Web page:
Our research in the UMass Eyetracking Laboratory focuses on the cognitive mechanisms involved in real-time human language comprehension. How do we recognize individual words? How do we assign grammatical structure to sentences? How do we combine the meanings of individual words to construct a representation of the meaning of a phrase, clause, or sentence? We address these questions by means of a number of experimental techniques, but primarily by tracking readers' eye movements on a millisecond-by-millisecond time scale.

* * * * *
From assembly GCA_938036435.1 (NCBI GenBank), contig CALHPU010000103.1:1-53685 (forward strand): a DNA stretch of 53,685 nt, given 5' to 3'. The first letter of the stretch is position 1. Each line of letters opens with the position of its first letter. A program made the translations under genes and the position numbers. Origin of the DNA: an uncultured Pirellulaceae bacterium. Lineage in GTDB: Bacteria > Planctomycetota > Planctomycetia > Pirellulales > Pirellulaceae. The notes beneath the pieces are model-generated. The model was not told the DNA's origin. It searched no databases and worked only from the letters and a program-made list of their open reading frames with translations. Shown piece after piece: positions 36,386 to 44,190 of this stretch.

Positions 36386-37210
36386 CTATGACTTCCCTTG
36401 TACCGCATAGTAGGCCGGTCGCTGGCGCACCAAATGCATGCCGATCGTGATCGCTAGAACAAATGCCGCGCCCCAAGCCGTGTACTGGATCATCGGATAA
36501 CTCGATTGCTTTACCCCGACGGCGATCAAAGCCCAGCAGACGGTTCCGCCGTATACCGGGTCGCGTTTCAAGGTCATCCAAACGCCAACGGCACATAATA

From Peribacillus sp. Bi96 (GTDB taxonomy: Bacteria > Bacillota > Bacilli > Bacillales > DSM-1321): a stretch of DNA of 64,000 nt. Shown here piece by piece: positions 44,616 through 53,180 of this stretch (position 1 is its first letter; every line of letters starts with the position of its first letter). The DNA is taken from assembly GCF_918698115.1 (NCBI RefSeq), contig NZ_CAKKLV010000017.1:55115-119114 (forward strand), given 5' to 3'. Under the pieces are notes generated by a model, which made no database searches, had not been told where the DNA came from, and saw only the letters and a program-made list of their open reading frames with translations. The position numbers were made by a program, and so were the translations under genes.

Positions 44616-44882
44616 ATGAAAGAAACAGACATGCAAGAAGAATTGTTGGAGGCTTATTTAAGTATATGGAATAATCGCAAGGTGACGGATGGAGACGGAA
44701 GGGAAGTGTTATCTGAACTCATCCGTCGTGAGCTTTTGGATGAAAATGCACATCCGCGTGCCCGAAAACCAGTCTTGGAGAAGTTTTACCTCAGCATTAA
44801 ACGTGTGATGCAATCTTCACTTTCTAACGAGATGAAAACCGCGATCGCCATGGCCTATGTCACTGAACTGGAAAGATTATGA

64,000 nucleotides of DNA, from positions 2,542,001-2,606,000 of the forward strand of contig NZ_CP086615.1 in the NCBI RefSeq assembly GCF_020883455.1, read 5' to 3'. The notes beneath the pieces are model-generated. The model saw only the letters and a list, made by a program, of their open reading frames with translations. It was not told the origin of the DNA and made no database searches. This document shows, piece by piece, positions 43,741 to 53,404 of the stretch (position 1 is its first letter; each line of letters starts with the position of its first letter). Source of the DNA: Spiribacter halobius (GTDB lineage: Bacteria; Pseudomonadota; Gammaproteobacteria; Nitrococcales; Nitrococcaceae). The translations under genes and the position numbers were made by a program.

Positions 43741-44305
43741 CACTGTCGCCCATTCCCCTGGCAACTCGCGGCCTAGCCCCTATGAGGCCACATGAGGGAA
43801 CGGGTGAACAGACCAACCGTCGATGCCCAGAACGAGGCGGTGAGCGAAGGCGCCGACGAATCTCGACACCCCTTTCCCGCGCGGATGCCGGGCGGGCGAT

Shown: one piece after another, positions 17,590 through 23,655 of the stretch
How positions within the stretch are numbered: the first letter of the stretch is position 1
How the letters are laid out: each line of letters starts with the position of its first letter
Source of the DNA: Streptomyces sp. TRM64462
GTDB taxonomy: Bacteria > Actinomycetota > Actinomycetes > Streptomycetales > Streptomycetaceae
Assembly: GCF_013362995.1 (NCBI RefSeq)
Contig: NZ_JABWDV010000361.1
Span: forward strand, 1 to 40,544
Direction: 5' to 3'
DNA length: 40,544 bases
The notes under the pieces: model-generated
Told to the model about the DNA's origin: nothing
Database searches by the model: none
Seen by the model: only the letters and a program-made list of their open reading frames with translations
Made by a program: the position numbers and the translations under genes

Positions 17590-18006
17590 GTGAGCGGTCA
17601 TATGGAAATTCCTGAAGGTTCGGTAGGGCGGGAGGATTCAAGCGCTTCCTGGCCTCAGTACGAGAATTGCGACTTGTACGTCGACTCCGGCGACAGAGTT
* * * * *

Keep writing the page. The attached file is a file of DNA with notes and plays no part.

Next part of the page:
In other experiments, we use eye movements as a way of investigating aspects of memory, reasoning, or auditory perception; where the eyes look in a visual display tells us where visual attention is directed, and this is often informative about underlying cognitive processes.
- BA Harvard University, 1992
- MA University of Pittsburgh, 2002
- PhD University of Massachusetts Amherst, 2008